NAIC continues to examine cat bonds as investment for life insurers

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The NAIC will continue to assess whether it should change the capital treatment of catastrophe bonds for life insurers investing in them, with next steps being to develop statutory accounting guidance for cat bonds and to canvass life insurers interest in them as assets.

At a meeting held on Sunday the U.S. National Association of Insurance Commissioners Valuation of Securities (E) Task Force discussed the proposal, which Artemis covered here last year, that had originally been put before them by U.S. primary insurer Nationwide and the North American CRO Council.

The proposal seeks to amend the capital treatment of catastrophe bonds for life insurance companies, which could result in greater investment in the catastrophe insurance-linked securities (ILS) asset class and more capital flowing into ILS as a result.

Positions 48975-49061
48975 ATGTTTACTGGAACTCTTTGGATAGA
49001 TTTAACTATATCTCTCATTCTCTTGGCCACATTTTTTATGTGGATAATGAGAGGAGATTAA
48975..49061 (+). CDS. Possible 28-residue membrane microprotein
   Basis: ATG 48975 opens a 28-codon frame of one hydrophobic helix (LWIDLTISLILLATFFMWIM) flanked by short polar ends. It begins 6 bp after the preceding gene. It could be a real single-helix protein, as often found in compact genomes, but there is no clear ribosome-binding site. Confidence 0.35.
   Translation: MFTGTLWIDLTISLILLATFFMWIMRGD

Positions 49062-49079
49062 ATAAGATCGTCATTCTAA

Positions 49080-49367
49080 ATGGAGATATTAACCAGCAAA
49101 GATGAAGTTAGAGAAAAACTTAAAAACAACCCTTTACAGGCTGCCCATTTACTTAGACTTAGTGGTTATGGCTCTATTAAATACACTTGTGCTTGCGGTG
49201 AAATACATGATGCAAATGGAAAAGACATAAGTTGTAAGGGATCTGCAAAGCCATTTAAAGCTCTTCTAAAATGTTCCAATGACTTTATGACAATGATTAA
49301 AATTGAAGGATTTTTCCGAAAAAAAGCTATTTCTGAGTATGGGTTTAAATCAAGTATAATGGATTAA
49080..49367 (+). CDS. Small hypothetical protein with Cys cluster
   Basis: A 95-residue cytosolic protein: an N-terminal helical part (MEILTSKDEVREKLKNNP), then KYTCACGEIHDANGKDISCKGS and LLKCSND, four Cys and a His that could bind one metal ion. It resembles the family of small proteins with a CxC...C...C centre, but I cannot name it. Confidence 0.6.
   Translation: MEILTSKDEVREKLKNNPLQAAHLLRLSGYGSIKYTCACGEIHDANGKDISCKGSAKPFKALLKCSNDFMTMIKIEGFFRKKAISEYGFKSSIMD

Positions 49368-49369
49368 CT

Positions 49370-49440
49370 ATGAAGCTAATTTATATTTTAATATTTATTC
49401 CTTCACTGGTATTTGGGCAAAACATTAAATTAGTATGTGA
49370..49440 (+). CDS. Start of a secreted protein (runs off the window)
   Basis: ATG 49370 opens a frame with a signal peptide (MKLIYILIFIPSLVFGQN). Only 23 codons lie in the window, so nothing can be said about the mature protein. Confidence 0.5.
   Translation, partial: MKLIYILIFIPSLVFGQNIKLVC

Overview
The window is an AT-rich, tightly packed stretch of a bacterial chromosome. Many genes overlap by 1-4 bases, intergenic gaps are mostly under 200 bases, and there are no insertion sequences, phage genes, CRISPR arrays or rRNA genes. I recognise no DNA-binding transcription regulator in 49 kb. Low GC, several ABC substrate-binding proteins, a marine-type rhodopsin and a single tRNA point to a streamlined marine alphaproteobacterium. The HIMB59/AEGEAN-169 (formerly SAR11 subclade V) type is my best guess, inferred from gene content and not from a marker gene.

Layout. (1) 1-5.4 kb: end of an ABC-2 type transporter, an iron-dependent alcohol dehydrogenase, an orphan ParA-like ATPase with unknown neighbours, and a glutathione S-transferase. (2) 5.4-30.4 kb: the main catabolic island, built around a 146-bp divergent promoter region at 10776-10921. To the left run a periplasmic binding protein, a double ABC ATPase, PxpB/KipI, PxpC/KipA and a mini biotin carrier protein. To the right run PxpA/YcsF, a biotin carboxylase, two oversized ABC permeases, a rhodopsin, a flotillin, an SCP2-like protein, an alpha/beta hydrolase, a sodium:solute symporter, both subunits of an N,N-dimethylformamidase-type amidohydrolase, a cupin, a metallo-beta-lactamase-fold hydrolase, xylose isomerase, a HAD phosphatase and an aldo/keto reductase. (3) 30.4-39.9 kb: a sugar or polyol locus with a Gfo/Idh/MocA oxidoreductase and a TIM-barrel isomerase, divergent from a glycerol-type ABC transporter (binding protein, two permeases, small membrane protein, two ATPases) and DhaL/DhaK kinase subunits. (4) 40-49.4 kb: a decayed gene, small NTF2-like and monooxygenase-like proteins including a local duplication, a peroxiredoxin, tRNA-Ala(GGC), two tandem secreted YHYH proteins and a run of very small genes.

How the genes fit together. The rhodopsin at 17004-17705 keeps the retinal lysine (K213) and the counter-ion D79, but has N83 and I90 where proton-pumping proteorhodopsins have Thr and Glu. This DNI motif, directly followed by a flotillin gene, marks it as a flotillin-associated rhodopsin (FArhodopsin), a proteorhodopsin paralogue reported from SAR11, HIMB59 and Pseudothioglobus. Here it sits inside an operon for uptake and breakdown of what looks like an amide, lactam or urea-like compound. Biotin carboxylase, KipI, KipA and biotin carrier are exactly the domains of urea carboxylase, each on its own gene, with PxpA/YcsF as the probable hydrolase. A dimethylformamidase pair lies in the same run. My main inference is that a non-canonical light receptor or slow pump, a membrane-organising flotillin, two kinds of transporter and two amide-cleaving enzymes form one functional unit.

Currently the capital treatment makes investing in cat bonds less favourable for U.S. life insurers. The proposal seeks to have the capital charge assigned to catastrophe bonds through a credit rating placed under the C-2 insurance risk component, which could increase the ability of life companies to invest in catastrophe bonds.

At the meeting the NAIC’s Task Force decided that the issue needs to be referred to the Statutory Accounting Principles (E) Working Group, who will be tasked with developing statutory accounting guidance for catastrophe bonds.

At the same time the Task Force has instructed the American Council of Life Insurers (ACLI) to evaluate interest in investing in cat bonds as an asset class among its members, which it has agreed to do.

Once the information is back with the Task Force, on the accounting guidance and life insurers interests in cat bonds as assets, the relevant regulator groups at the NAIC will evaluate whether the demand for this investment warrants putting in the effort to conduct a detailed evaluation of the proposal.

As we wrote previously, the amount of assets within the U.S. life insurance industry is enormous and the clear benefit to life insurers that cat bonds as assets could provide make a compelling case for the proposal.

If life insurers do indeed appreciate the diversification benefits and low correlation that catastrophe bonds offer, and the capital treatment was more favourable, we could potentially see a huge amount of additional interest in cat bonds as an asset class.

We’ll keep you updated as this issue progresses.

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